Date01 July 1993
Published date01 July 1993
Michael Humphrey and Heather Humphrey (eds)
Inter-Country Adoption:
Practical Experiences,
London: Routledge, 1992, 149 pp, pb E10.99.
Described as a collection of ‘travellers’ tales,’ this book presents eight separate
accounts of experiences faced by couples who have resorted to inter-country adoption
as a means of satisfying their desire for parenthood. In each case the failure of new
birth technologies, coupled with the limited availability of domestic adoption, led
the particular couple to seek an infant or young child of a different race from a
third world country. The book is essentially a pooling of the knowledge and resources
of these couples and an indication of traps for the unwary, the inexperienced
the poor.
inter-country adoption is an expensive business and, with one obvious
exception, the contributors
all middle-class, articulate and well-educated, eager
to share the physical and emotional excitement of long-haul travel, the vagaries
of foreign bureaucracies and the achievement of their ultimate goal. Despite the
bad press inter-country adoption has had, since the white childless middle classes
descended on Romanian orphanages, these accounts will elicit enormous sympathy
for those thwarted by adoption agencies at home. In the
a dearth of
white babies available for adoption, children in need of homes are often physically
emotionally disturbed, there is a ban on mixed race placements
anyway, and the local agencies eliminate most prospective adopters aver the age
of thirty-five (unless they are prepared to adopt an older child with special needs).
A typical response to inter-country adoption inquiries in the past has been to point
to the numbers of ‘hard to place’ British children and to query the acceptability
of putting British resources towards helping couples who wish to bypass these children
in what is sometimes perceived as a selfish desire for a healthy infant. In part, the
book supports and reinforces that stance. The eight contributors all sought a young,
healthy, white
pale brown skinned child, in order to complete their families,
and were uncompromising in their rejection of a handicapped
special needs British
child. In each case the contributors were caring, rational couples who wanted a
child for their own fulfilment and did not see themselves as a charity
as social
workers. Why should their desire for a ‘normal’ family not be fulfilled in order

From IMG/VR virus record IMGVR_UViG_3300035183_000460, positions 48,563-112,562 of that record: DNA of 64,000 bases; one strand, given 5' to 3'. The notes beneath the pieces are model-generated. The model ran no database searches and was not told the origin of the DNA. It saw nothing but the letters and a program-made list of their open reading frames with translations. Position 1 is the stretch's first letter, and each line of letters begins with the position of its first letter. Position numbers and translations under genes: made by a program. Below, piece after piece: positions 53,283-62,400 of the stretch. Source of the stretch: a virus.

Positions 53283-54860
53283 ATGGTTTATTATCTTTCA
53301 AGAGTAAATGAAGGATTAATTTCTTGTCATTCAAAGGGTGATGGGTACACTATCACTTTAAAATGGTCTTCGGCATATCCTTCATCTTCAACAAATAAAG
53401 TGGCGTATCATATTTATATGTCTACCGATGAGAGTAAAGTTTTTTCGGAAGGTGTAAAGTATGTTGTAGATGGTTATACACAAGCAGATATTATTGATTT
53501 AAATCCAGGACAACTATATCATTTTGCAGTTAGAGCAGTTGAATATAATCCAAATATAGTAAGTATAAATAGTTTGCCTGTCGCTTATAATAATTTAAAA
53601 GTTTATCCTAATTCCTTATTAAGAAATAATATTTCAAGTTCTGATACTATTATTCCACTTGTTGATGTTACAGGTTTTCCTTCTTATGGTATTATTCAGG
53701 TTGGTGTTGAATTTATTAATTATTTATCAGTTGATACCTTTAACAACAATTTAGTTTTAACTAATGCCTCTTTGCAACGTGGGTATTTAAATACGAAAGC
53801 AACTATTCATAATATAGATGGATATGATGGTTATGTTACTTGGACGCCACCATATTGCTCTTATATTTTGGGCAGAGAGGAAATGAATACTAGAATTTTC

to give undreamed-of advantages to a deprived foreign child? The reader will be
captivated by the dedication and earnest endeavour with which these people, each
in their own way, secured their little ‘Rodrigo’ and registered him as ‘William’
or ‘Benedict
Accounts of practical experiences, written in multifarious styles by a variety of
contributors, will invariably focus on the general as opposed to the particular. This
book does just that. Consequently, its value to lawyers in terms of procedural and
immigration information will be slight, not least because most contributors preferred
to explain their emotional reaction to the legal procedures rather than the procedures
themselves. What the lawyer will learn is that there is more than one way to achieve
an inter-country adoption. The editors have attempted to rectify this lack of parti-
cularity by including a chapter by John Triseliotis, an academic social worker, and
one entitled ‘A View from the Commons’ by Peter Thurnham, MP. These two
chapters mar the overall sucess of the book. The Triseliotis chapter is a solid academic
piece, surveying the background to inter-country adoption and the range of studies
carried out on the subject, and offering some coherent arguments for and against
the practice. But it is out of place here. As with the Thurnham chapter, its alien
The Modern Law Review Limited 1993 (MLR 56:4, July). Published by Blackwell
Publishers, 108 Cowley Road, Oxford OX4 1JF and 238 Main Street, Cambridge,
MA 02142,

To continue reading

Request your trial

VLEX uses login cookies to provide you with a better browsing experience. If you click on 'Accept' or continue browsing this site we consider that you accept our cookie policy. ACCEPT